• Section 5 of the FTC Act: The FTC reiterates that businesses should take care to ensure that their use of big data analytics is done in a way that is not unfair or deceptive to consumers. The FTC recommends that companies engaging in big data analytics consider whether they (1) are honoring promises made to consumers and providing consumers with material information about their data practices, (2) have put reasonable security measures in place, and (3) are undertaking reasonable measures to know the purposes for which customers are using their data. 13 At minimum, the FTC remains concerned that companies not sell or share analytics products if they know or have reason to know that the recipients could use those products for discriminatory or fraudulent purposes.

The report emphasizes that any FTC or regulatory inquiry under these laws is ultimately case- and fact-specific. The report provides a set of high-level questions focused on FCRA and ECOA requirements that companies using big data analytics should consider when navigating these laws. 14

Big Data Policy Considerations

Beyond legal compliance, the report also discusses several policy considerations raised by big data. The FTC appears worried that errors and biases in data may be incorporated throughout the entire big data life cycle. The Commission cautions that adding more data may not correct inaccuracies or remove these biases. 15 The FTC encourages businesses to consider the following questions when deploying big data analytics:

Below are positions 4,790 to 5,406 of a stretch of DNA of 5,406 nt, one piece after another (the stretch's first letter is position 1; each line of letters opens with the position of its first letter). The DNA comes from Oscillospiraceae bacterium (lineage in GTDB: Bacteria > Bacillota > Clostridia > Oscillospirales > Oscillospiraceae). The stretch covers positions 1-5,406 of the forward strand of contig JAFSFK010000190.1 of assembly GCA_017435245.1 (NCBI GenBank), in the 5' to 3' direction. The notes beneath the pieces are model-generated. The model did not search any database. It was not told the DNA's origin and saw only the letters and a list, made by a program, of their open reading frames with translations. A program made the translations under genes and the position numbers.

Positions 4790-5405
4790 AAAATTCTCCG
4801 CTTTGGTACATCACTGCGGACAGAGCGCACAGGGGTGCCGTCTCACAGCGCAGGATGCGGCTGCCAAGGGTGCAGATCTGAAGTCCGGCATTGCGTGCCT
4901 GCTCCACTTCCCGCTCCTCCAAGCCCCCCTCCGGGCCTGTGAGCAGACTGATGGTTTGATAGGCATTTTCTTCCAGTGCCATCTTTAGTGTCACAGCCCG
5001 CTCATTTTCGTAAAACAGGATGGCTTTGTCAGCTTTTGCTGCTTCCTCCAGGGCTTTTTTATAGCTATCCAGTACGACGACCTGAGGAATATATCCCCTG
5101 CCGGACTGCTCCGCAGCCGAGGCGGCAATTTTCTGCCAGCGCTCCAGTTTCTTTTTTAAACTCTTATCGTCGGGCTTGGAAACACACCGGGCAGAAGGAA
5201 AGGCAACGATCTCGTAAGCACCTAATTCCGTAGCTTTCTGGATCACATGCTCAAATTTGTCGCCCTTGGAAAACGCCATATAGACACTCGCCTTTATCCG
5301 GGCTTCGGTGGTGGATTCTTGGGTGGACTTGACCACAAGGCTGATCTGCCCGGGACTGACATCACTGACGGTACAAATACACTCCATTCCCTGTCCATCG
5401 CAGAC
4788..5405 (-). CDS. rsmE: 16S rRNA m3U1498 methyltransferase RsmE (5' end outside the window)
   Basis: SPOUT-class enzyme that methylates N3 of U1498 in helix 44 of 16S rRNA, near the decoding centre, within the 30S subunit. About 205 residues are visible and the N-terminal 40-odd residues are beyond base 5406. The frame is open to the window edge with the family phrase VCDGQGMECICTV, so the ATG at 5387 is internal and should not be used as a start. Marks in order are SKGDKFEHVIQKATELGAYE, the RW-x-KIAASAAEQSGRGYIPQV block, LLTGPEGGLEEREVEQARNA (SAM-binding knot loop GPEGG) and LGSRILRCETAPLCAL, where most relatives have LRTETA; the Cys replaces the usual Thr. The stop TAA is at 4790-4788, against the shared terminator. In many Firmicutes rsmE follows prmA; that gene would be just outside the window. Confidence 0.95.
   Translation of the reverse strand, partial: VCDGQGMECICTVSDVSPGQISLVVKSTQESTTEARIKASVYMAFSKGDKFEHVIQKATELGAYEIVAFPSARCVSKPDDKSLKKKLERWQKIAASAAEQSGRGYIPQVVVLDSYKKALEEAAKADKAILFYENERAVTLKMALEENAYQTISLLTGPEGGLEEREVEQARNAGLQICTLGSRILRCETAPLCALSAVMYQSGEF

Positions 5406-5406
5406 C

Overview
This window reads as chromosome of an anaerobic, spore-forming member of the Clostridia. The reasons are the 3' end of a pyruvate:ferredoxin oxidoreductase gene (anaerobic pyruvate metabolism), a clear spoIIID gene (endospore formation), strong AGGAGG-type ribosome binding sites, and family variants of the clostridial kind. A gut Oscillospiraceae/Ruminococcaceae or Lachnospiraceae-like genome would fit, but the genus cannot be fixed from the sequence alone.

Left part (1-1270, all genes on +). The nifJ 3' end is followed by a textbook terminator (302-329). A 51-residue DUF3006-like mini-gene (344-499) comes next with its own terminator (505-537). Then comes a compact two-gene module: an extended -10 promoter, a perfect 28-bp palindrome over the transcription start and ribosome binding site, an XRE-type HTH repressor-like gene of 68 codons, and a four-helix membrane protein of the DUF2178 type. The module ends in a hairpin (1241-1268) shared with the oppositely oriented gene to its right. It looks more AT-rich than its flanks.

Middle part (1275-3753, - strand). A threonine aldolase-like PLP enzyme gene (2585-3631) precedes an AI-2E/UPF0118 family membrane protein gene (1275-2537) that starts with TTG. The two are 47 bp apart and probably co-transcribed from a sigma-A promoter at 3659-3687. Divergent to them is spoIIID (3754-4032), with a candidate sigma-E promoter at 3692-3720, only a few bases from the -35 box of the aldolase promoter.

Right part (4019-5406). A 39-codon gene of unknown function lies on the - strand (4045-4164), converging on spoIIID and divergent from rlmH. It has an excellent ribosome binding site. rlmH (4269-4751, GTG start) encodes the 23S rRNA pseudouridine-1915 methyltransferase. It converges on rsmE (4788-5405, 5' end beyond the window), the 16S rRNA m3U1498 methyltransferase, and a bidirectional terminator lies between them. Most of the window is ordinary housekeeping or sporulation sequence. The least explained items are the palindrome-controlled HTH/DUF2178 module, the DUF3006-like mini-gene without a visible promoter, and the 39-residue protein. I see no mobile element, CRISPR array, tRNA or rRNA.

1. How representative is your data set? Citing the Boston Street Bump application that was designed to detect potholes via a smartphone app, the FTC explains that once the app team realized that lower-income individuals were less likely to carry smartphones, they also realized their application data was not representative of road conditions across Boston. 16 According to the FTC, companies should be aware of how "digital divides" may produce under- or over-representative data sets before launching products or services that could produce skewed and unfair ramifications. 17 
  2. Does your data model account for biases? The report notes that even before the widespread use of big data, computer models used to identify good job applicants could reproduce existing biases by incorporating pre-existing discriminatory actions into new decision-making. The FTC recommends that companies think carefully about how both their data sets and algorithms have been generated. 18